You also get introduced to Splinter, the leader of the turtles. You find out that Splinter, before he was mutated, was a pet rat for a guy named Hamato Yoshi. Splinter mimicked his master’s moves and was able to learn the ways of the ninja. Yoshi and this other guy, Oroku Saki, both fell in love with a girl named Tang Shen. So basically, the two guys both want a little Tang and, when she picks Yoshi, Saki gets pissed and kills them both. Saki, of course, goes on to become Shredder.

April O’Neil, who I mentioned above, is the roving reporter for Channel 3 News. Splinter sends some of his Foot Soldiers to take her out, but the turtles show up and save the day. From there, the turtles and her are inseparable. The character is played by Judith Hoag, who these days does a ton of guest appearances on TV shows.

Her love interest in Casey Jones, a guy who wears a hockey mask and beats up bad guys with a variety of sports equipment, including a Jose Canseco bat (Raphael makes fun of him for it during the movie, which seems funnier now given how things turned out for Mr. Canseco). Jones is played by Elias Koteas, who went on to play Edgar Reese in Fallen, which is an absolutely great movie. (“Ti-i-i-ime is on my side, yes it is.”)

But perhaps the biggest name in the movie is Corey Feldman, who does the voice of Donatello. I’m not sure why they bothered to get him, since Donatello doesn’t really have any cool lines. None of the turtles do, really. They make references to Humphrey Bogart and The Grapes of Wrath, which is impressive for teenagers living in the sewer, and Raphael says “damn” a lot, but other than that, their dialogue is forgettable. In fact, the best line in the movie is actually April O’Neil’s. When the Foot Clan is getting ready to give her a beat down, she quips, “Am I behind on my Sony payments again?” That’s right, she goes there.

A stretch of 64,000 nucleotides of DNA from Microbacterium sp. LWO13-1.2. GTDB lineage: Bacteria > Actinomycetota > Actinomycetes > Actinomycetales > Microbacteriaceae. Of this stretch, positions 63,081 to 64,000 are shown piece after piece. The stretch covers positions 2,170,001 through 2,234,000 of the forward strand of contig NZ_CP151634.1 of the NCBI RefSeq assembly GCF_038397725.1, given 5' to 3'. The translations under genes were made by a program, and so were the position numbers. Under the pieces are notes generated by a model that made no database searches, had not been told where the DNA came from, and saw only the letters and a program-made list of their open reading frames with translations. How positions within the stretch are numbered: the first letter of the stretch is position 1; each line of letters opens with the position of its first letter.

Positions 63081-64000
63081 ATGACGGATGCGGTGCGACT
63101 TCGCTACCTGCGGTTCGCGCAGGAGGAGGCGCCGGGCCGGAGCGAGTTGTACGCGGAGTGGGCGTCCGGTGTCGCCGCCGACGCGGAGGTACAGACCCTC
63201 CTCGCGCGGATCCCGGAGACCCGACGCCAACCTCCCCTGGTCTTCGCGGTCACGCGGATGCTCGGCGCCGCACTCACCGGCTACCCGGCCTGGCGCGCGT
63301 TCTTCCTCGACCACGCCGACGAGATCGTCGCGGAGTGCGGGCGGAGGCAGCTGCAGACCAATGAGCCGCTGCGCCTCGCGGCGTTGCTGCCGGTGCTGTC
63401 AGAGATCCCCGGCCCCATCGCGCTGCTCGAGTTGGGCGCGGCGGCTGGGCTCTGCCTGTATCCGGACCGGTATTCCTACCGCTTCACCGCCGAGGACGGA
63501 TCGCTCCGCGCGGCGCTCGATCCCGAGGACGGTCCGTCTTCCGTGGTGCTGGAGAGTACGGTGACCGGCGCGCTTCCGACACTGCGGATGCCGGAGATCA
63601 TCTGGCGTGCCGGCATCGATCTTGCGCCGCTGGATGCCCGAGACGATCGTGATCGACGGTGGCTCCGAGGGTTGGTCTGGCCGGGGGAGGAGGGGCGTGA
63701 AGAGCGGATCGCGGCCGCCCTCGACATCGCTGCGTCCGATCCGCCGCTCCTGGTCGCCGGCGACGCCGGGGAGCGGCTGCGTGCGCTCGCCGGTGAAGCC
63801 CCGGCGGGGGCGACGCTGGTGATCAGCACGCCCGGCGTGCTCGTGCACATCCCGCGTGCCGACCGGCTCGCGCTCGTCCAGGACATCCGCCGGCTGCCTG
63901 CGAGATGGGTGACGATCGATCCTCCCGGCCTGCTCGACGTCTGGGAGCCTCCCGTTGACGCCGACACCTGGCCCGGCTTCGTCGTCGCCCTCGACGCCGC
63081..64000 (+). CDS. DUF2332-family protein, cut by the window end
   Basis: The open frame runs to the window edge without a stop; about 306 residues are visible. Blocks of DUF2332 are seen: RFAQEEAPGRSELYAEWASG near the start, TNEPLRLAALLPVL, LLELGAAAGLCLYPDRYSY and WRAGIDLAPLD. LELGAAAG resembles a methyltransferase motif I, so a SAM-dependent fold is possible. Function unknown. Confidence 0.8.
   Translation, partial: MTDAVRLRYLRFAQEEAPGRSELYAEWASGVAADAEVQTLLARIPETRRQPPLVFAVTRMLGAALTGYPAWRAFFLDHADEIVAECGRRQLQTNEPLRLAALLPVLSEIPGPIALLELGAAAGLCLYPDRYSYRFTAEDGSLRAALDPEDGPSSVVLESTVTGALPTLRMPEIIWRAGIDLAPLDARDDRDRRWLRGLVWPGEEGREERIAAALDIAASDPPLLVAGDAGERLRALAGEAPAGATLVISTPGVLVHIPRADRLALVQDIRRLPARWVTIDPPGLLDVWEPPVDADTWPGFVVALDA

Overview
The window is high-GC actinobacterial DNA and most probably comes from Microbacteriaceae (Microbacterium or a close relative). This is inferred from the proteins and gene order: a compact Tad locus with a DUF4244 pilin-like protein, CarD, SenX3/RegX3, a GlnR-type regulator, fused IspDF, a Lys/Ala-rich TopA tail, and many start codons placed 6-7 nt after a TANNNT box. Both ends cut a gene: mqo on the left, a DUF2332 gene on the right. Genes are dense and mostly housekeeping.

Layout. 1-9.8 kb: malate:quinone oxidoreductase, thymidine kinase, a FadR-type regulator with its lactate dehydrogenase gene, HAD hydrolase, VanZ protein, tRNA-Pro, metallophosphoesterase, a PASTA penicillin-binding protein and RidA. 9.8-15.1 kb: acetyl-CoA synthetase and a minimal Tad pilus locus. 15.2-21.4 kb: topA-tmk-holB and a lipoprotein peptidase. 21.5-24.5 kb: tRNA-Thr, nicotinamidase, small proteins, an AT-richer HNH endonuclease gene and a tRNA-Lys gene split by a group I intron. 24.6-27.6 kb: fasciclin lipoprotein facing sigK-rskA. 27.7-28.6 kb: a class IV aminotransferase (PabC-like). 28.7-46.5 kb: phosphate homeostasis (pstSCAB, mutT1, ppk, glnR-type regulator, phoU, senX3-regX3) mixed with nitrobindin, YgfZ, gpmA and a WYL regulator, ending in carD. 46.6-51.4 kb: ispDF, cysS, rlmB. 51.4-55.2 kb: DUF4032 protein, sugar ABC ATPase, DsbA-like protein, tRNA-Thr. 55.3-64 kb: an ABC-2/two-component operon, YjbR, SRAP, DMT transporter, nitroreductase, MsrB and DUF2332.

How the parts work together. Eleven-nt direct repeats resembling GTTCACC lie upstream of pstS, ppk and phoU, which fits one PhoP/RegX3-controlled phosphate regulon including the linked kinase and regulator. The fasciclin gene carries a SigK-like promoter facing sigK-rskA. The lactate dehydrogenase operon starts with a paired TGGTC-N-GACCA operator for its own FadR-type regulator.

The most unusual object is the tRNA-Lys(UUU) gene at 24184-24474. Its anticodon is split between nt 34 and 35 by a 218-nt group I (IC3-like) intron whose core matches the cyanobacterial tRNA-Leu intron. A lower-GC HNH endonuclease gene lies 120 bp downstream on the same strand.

The turtles look impressive, at least. Of course, that’s no surprise since they were made by Jim Henson’s Creature Shop. And, they do manage to eat a lot of pizza (from Dominos, no less). In an early scene, a confused pizza man is standing over the sewer grate trying to figure out where to deliver the pizza to. Since he shows up late, they take off three dollars from the tab and stiff him on the tip. Now what kind of message is that sending to the kids?

So the movie just sort of plods along to the final battle scene between Shredder and the turtles because, as you all know, when the evil Shredder attacks, these turtle boys don’t cut him no slack. However, Shredder is able to take all four of them down pretty easily. Luckily, Casey Jones manages to free Splinter, so he shows up to save the day. Shredder rushes at him, but he’s all like, “Ninja, please!” He knocks Shredder off the roof and into a garbage truck. And, as Shredder crashes down, the movie ends with both a literal and a figurative thunk.

Of course, this was one of the highest grossing independent films of all time and kids just like me saw it and loved every minute of it. But, there just isn’t much substance to it. In the end, it was just another marketing tool, another way to sell more action figures or Turtle Pies. I can’t remember if they ever made a cereal for the movie, but if they did, I’m sure it tasted vanilla.

Random thought of the week:
Does Samuel L. Jackson ever turn down movie roles? Seriously, how bad does a film have to be for him to pass on it?

Joel Murphy is the creator of HoboTrashcan, which is probably why he has his own column. He loves pugs, hates Jimmy Fallon and has an irrational fear of robots. You can contact him at